The Thirteen P’s: A Comprehensive Approach to Addiction and Recovery, Part II
In part one of this column—featured in the April issue of Counselor—I began outlining the ten p’s of my friend and colleague Dr. Michael Flaherty. These ten p’s are needed to address addiction and recovery in a unified way from multiple perspectives to reach and evolve science with a broad audience. This column will complete Mike’s ten p’s and describe three of my own additions.
Many addicted individuals are in the criminal justice system. Drug courts, diversion programs into treatment rather than incarceration, and treatment programs in jails or prisons can help. Individuals with addictions who are released from jail or prison need links to recovery resources in their communities. Probation and parole officers (POs) need to collaborate with providers to insure their clients get treatment and are monitored. POs can play a huge role in insuring individuals with criminal justice involvement stay involved in treatment and recovery. This accountability helps many individuals stay involved, even though some do not want to and do so only to avoid incarceration.
Media and the press need to focus less on a specific drug or the tragic cases of addiction ending with awful outcomes. More focus is needed on what addicted individuals and families successfully do to recover and improve their well-being. I have seen TV programs focused more on a specific “drug” than on recovery from addiction to the drug discussed. I have also read in print and e-papers many personal stories of addiction and recovery, most of which did not say anything or much about making amends to family members hurt by the addiction and related behaviors, or the importance of family involvement in treatment or recovery.
9. Policy Makers
More funding is needed for treatment and prevention services. Every dollar spent saves $4 to $7 as individuals in recovery are less likely to incur medical or social service costs. Policy makers need to see the benefits to individuals, families, and communities, and savings involved in polices that facilitate engagement and retention in treatment and recovery. They need to move away from a punishment philosophy and embrace a recovery philosophy for individuals who are no threat to society if they engage in the appropriate treatment or recovery program.
Payers and other funders can promote and facilitate coordinated and integrated care in the development and delivery of innovative products and services for their members or organizations. Health and lifestyle interventions that focus on substance use issues and addiction recovery, and promoting wellness in addition to disease management are needed. Health coaches with access to online information 24/7—referrals or information about addiction, treatment or recovery—and informational products can help. Most health plan websites offer considerable information about medical diseases with much less about addiction. Payers should look for ways to leverage information technology to insure clinical care is coordinated and comprehensive, and providers communicate about addicted patients they share.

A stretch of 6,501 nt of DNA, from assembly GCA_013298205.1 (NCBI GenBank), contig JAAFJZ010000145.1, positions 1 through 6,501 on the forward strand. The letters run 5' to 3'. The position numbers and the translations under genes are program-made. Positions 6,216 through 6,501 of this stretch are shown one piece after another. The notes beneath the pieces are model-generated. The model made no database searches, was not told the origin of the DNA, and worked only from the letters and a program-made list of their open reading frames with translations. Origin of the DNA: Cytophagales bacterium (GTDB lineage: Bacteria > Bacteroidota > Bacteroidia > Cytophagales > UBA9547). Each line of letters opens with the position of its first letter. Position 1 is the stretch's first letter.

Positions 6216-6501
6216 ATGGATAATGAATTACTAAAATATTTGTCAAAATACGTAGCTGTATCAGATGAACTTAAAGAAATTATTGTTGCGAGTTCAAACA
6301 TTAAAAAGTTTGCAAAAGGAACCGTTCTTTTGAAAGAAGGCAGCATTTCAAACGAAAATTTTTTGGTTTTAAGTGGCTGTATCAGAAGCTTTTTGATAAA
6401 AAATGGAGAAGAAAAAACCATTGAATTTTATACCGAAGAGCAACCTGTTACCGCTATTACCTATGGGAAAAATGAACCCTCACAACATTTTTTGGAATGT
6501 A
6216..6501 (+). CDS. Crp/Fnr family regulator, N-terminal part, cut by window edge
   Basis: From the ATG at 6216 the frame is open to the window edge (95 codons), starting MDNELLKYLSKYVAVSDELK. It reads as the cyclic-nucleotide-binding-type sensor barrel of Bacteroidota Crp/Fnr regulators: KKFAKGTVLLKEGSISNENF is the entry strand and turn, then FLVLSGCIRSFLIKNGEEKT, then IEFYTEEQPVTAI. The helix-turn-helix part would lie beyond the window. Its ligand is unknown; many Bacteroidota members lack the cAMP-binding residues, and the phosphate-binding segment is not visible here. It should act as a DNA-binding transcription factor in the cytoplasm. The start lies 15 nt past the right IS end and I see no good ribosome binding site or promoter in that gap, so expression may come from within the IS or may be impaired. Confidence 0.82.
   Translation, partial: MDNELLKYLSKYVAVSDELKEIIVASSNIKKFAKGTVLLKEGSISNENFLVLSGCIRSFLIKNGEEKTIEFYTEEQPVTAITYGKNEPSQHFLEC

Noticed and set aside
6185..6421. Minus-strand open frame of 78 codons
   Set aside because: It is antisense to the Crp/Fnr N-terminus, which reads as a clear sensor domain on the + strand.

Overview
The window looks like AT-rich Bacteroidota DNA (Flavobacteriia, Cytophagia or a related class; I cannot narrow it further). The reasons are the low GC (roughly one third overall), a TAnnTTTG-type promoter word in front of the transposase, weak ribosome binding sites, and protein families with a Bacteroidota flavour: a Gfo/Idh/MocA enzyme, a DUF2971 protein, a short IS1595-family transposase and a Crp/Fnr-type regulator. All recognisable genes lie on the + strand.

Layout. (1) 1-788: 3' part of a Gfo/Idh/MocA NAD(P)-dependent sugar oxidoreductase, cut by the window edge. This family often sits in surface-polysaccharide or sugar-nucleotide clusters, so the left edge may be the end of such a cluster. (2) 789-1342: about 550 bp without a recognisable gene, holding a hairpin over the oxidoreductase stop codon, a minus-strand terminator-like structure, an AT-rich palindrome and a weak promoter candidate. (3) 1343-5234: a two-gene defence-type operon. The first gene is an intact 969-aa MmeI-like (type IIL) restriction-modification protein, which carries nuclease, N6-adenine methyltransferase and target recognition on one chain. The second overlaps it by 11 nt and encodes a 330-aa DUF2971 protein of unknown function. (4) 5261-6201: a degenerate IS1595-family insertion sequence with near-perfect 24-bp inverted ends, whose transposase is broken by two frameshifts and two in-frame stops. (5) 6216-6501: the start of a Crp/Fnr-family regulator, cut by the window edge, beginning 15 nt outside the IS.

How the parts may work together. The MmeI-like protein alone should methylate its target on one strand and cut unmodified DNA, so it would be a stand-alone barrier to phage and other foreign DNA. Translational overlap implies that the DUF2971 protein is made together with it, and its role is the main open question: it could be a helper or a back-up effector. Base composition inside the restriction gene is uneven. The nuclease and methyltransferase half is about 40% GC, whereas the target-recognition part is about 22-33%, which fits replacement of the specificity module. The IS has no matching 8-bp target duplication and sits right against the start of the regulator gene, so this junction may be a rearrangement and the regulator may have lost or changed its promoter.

11. Purchasers of Health Care
Products purchased need to include coverage for treatment of addiction. Health care needs to focus on disease management—including addiction—and the health and well-being of employees.
Peers in recovery from addiction can offer hope and support in ways like no others. More treatment agencies need to create jobs for peer mentors or navigators, who can reach addicted individuals in ways others cannot. Better linkages are needed to connect addicted individuals to mutual support programs in the community and on-line support groups.
13. Public Education
I receive many invitations from health insurers to attend free educational programs on Medicare. I also receive many free invitations to educational programs by financial professionals who use these to recruit new clients. I receive no invitations to attend public education programs related to addiction, treatment or their impact on families.
Addiction, treatment, and recovery are best understood and addressed from multiple perspectives, as many stakeholders are needed to address this major health problem affecting individuals, families, and society. We live in an imperfect world with imperfect systems, but there are many things we can do to lessen the problem of addiction in our society.
Flaherty, M. T. (2006). Special report: A united vision for prevention and management of substance use disorders: Building resiliency, wellness, and recovery – A shift from an acute care to a sustained care recovery management model. Retrieved from http://www.nattc.org/resPubs/recovery/SpecialReport06northeast.pdf